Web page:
Dads' participation in birth has helped to break down the "mystique of modern medicine and further opened the world of obstetrics to lay participation and interpretation," she writes.

Fathers often report that witnessing a child's birth is one of the best experiences of their lives.

"It was better than any game I've played or any big hit I've had," said Ian Desmond, the Washington Nationals' shortstop who recently took advantage of Major League Baseball's new paternity leave to attend the birth of his son, Grayson.

However, the journey has not always been easy for men, who in their public lives often are far more in control than they feel attending the birth of one of their own children.

Leavitt quotes the writer Stephen Harrigan, who wrote in Reader's Digest in March, 1979, about attending the birth of his son. Before the birth, Harrigan worried that he would be no more than a spectator metaphorically holding out Gatorade to his wife, the "athlete who would finish the race."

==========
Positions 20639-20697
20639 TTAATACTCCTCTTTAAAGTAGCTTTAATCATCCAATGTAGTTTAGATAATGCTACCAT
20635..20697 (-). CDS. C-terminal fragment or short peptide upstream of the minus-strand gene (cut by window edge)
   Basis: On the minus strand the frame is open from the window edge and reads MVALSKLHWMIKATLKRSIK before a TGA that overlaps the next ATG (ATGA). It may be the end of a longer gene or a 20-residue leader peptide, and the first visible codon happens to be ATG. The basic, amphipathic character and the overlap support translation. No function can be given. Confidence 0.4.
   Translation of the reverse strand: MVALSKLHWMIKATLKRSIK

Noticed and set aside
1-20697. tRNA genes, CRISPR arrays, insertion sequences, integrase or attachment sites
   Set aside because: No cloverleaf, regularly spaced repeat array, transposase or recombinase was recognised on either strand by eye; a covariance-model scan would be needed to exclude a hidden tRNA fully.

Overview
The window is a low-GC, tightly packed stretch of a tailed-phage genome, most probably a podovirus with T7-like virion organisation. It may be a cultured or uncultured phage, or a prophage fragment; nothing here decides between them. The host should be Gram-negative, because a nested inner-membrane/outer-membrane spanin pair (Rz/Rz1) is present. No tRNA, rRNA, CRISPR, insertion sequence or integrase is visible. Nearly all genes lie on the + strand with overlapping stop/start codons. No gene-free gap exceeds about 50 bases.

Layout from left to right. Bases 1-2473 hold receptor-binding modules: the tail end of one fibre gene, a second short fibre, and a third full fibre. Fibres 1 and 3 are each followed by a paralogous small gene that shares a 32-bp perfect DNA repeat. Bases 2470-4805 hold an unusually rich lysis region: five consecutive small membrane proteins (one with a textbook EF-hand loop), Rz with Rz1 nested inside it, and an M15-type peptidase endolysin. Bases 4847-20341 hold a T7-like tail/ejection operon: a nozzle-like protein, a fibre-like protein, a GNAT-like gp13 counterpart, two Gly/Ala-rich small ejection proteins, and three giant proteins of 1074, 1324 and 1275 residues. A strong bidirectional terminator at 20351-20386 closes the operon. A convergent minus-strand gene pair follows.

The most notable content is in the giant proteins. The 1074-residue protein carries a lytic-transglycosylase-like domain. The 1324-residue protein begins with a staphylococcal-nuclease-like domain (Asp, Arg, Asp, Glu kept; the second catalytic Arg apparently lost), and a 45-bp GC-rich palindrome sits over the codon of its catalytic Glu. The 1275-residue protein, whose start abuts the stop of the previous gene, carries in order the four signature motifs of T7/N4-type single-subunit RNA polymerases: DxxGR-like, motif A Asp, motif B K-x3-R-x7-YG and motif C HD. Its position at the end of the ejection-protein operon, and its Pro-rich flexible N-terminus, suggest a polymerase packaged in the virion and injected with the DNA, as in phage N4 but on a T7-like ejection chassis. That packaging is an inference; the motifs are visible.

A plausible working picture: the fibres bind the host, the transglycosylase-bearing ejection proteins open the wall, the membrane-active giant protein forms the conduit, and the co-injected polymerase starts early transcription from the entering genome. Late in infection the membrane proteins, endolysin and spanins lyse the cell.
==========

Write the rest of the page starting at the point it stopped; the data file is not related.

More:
Harrigan found the experience to be more profound and involving than he expected, but some other fathers feel "at sea, abandoned and out-of-control" at birth, Leavitt writes.

Some fathers cringe at the idea of watching their wives in pain or perhaps fear the experience will damage the desire they feel for their wives. Fathers attending birth are now so ubiquitous that a reluctant dad may well feel pressured to go.

Nevertheless, men's foray into the birth process, which may begin with their attending prenatal classes, has led to their increased participation in their families' lives and experiences, compared with those 1950s dads who began the process, Leavitt writes.

Dads who don't attend their children's birth lose a crucial opportunity, according to researcher Jessica Weiss, who goes so far as to say they risk having "missed the boat of shared parenting."

Home-birth share small but rising

A study released this week on home birth in America shows a substantial increase in the still very small numbers of women who are choosing to have home births.

The study, released online in Birth: Issues in Perinatal Care, shows that of the 4.2 million births in the United States in 2008, 28,357 were home births. That is 2/3 of one percent of the total, but it represents a 20 percent increase, from 0.56 percent in 2004.

Non-Hispanic white women accounted for most of the growth, with an increase of 28 percent between 2004 and 2008. More than 1 percent of those women now have their births at home.

The study was based on United States birth-certificate data.